Working together for children: Stirling
1 Using the learning journal
Keeping a reflective journal (or learning journal) can help you while studying the material in this – or in fact any OpenLearn – unit.
A journal is a tool for self discovery, an aid to concentration, a mirror for the soul, a place to generate and capture ideas, a safety valve for the emotions, a training ground for the writer, and a good friend and confidant.
More details about using learning journals can be found in the Learning Journal Quick Start guide.
You should allow 0 hour(s), 15 minute(s).
If you were asked why you have chosen to study this unit, what would you reply?
- What do you hope to get out of the unit?
- You have seen the learning outcomes for this unit – would you add any of your own aims to the list?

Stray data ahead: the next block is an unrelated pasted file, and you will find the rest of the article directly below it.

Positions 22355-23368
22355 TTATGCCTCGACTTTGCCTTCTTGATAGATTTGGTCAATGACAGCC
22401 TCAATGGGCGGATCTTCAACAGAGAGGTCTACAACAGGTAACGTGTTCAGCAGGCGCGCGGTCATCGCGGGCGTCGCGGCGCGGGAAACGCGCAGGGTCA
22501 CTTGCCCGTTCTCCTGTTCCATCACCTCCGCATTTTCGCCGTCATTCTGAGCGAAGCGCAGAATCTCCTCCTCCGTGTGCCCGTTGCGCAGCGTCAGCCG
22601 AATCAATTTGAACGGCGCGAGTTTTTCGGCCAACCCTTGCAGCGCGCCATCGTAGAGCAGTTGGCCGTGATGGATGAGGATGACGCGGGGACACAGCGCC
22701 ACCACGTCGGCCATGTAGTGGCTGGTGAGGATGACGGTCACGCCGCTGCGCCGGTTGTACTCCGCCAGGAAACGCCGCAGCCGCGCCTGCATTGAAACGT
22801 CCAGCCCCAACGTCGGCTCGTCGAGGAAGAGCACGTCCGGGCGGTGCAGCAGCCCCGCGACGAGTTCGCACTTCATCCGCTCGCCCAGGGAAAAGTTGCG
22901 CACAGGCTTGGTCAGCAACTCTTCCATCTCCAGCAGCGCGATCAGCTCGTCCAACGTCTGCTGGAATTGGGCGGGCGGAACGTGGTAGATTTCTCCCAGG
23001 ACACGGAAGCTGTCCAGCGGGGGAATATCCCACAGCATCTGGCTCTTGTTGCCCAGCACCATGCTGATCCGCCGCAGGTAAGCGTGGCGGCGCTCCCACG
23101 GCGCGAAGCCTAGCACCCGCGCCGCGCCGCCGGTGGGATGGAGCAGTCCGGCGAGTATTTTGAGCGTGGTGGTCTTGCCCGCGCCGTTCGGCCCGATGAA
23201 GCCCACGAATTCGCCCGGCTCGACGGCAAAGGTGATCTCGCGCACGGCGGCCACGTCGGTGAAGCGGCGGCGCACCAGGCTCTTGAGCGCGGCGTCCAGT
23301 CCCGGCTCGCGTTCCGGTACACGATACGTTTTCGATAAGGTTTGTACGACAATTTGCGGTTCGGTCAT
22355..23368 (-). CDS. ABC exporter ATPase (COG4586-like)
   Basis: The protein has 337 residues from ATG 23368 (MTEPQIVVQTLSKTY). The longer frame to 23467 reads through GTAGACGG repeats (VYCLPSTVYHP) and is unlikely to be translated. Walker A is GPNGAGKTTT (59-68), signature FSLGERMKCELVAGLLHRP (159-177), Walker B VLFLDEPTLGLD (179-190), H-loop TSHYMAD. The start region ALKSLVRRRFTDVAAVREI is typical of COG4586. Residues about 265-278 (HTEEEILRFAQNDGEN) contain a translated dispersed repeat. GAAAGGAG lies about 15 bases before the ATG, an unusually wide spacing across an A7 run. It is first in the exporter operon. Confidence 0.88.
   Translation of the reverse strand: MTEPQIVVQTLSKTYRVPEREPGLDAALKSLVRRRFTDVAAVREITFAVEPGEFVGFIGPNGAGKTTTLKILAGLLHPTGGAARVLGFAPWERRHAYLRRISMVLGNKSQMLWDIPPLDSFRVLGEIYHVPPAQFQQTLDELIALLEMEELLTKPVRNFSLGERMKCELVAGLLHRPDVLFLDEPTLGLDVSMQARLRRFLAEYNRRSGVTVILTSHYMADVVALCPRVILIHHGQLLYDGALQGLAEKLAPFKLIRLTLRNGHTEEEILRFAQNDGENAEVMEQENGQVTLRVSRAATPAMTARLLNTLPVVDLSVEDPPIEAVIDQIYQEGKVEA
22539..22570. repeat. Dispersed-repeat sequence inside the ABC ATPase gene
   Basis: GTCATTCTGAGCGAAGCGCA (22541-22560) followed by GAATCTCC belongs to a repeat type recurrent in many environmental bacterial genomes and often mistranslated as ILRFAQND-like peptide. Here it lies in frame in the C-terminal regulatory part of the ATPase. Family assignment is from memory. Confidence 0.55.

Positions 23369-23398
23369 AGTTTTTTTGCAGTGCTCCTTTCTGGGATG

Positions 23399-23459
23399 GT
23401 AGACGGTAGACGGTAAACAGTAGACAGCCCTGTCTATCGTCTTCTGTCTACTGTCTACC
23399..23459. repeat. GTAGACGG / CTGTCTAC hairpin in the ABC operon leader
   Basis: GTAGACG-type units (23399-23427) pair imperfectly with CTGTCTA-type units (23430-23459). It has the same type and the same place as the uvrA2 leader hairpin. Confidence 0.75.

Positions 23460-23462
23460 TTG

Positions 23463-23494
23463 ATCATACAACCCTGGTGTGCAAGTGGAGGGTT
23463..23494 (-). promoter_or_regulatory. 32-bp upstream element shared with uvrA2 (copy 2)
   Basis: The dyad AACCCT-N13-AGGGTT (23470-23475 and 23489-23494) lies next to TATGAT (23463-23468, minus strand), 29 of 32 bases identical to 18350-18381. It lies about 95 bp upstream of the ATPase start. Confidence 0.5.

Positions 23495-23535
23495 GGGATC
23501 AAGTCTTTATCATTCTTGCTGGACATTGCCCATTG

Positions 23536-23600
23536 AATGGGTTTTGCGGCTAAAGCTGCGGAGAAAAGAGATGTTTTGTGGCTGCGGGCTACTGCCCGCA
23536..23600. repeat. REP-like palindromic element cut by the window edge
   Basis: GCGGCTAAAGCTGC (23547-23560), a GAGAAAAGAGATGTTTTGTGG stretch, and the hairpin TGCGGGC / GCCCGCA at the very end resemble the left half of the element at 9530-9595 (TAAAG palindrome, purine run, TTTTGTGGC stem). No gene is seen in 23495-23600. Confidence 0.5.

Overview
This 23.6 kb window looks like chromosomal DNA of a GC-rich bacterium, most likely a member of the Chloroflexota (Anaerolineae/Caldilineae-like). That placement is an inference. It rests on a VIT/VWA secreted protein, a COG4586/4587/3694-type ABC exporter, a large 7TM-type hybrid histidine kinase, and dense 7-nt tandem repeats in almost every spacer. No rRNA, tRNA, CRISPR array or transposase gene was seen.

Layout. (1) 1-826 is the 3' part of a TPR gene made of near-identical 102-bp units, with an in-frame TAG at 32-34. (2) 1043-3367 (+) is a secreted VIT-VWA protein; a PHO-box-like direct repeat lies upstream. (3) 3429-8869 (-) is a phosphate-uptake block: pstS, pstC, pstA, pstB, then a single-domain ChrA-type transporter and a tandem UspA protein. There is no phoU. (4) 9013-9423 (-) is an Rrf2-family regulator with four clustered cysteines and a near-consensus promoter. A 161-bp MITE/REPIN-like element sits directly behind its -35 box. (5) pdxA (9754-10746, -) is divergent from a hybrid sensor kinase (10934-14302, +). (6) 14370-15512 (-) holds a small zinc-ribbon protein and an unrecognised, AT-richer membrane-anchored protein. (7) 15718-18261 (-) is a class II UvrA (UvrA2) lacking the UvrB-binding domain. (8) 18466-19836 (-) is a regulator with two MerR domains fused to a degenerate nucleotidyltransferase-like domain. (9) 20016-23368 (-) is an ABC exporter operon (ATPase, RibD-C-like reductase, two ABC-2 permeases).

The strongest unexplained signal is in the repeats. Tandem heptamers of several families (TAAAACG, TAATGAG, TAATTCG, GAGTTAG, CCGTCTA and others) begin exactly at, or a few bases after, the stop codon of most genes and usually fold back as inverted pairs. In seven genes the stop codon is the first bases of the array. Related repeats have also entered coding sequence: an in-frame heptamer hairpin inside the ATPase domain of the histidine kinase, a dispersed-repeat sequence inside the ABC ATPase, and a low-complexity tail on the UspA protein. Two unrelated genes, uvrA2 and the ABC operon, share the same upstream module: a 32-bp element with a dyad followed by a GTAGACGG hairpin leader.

Take some time to consider these questions and make some notes in your reflective journal.
You may already be familiar with keeping a reflective or learning diary or journal. A reflective journal can help embed your learning from the unit, and material you place here could be a really useful resource for future work. You may wish to make entries after every section, or perhaps more, or less, frequently. Occasionally you could ask yourself how your learning is affecting your work with children. You could also discuss the value of a reflective journal in the discussion forum associated with this unit.
Using a reflective tool, such as a journal, has been shown to help students think about not only what they are learning, but how they are learning. This may lead to adjustments to your learning patterns; it could also help you stay motivated throughout your study of this unit.